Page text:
In camp that evening, Mike would disassemble his mic to see if he could fix the issue - and everything looked just fine inside (of course). Putting it all back together and trying it out, it worked! Likely just a loose connection that he reseated somewhere.
Our first stop along the trail was at an old mill. Marked as a sawmill on our route, closer inspection seemed to suggest that it was actually some sort of mine mill. Water appeared to be funneled downhill - perhaps to power a stamp mill - through a set of chutes, and a nearby structure quite clearly contained thousands of drilled core samples - perhaps to measure the concentration of certain material in the ground.
The mill thoroughly explored, we were back on the trail - travelling the Whipsaw in a clockwise direction - all of us happy to be off the main logging road at this point and onto something a bit more bumpy, and starting to get a little flexy in places.
Soon, we came on a second set of structures - these in a bit better condition than the mill. One looked like a log cabin, but on inspection was actually a set of stables (that looked to still be in use); the other was a snow mobile warming hut that had seen much better days, courtesy of local 4x4 clubs who'd left their "mark."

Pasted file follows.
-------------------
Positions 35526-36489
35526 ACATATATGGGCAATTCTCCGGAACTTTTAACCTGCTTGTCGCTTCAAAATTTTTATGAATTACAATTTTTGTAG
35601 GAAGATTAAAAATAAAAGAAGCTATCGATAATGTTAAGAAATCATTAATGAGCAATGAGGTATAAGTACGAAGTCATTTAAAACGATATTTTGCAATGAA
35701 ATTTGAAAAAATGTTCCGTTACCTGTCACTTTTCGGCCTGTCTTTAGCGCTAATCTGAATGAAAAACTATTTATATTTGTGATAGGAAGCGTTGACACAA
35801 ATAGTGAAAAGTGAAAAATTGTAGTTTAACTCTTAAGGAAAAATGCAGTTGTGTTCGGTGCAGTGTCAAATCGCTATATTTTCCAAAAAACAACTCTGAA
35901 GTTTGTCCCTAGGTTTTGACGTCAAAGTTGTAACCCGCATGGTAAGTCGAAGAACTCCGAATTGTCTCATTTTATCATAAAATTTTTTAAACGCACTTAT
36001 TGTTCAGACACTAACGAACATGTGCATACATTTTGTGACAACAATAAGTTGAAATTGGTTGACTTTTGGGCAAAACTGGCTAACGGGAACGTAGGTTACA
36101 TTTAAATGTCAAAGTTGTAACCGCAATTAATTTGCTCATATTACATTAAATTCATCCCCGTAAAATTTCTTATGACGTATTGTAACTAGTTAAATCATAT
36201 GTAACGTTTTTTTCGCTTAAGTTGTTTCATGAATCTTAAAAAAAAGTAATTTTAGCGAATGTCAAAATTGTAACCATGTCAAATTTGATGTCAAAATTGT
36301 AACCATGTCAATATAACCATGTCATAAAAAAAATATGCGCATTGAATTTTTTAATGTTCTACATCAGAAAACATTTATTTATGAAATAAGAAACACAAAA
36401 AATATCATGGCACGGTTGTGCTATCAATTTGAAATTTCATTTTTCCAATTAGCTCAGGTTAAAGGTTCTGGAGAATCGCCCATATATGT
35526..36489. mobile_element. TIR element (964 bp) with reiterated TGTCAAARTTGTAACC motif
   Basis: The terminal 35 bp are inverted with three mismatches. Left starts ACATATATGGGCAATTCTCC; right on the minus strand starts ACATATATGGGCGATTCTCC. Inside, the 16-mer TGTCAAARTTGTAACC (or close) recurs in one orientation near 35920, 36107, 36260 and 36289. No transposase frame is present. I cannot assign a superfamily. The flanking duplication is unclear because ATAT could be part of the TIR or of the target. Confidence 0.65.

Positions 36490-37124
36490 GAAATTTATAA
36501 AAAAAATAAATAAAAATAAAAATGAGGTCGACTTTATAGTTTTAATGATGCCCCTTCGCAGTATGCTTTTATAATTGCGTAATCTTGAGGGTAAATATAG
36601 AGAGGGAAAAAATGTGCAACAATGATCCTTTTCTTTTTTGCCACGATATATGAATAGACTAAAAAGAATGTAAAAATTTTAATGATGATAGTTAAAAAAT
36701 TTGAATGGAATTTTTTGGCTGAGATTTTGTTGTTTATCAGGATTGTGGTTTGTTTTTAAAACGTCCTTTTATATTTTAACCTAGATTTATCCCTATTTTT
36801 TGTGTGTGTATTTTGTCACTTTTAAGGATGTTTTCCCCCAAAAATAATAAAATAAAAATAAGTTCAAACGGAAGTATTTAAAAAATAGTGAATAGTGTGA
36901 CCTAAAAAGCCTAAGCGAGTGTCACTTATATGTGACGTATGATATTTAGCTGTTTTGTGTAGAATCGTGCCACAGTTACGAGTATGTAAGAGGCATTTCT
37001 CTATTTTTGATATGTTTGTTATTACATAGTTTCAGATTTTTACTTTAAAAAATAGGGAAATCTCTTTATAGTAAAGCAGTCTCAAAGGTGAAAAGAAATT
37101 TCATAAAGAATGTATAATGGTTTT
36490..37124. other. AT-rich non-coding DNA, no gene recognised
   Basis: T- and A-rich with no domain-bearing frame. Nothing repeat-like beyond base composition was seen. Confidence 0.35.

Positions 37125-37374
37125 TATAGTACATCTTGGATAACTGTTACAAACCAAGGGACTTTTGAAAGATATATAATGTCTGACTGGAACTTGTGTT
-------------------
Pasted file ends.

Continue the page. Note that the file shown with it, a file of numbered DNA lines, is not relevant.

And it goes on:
Tread Lightly, Canada.
A little disappointed, we didn't spend long at these cabins, opting instead to continue on to the third - and I believe last - cabin we had marked on the route.
This one too was a warming hut, and was in better - but not good - condition. It's always interesting to me how - as a structure gets more worn down, it seems to attract even more destruction - as though earlier visitors digressions are somehow interpreted as permission to continue the defacement.
We looked around a bit, also checking out a nearby grave - the final resting place of Richard Holding (1901-1976) and a few other folks (and pets) who'd been laid to rest in the years since. It was definitely a beautiful place, though probably even more-so when it was less trafficked, so many years ago.
Picking our way through a maze of trails - something we would find to be a hallmark of the Whipsaw - we continued along the trail, trying to stay on what looked to be the "most official" branch of the road. Winding our way through the trees, we broke out onto a high-mountain meadow as we crested Skaist Mountain, affording us the best long distance views of the entire trail.
As one does, I slowed to wait for everyone else to catch up - the dust on the trail keeping the space between each truck longer than it would have otherwise been. And then, we photographed.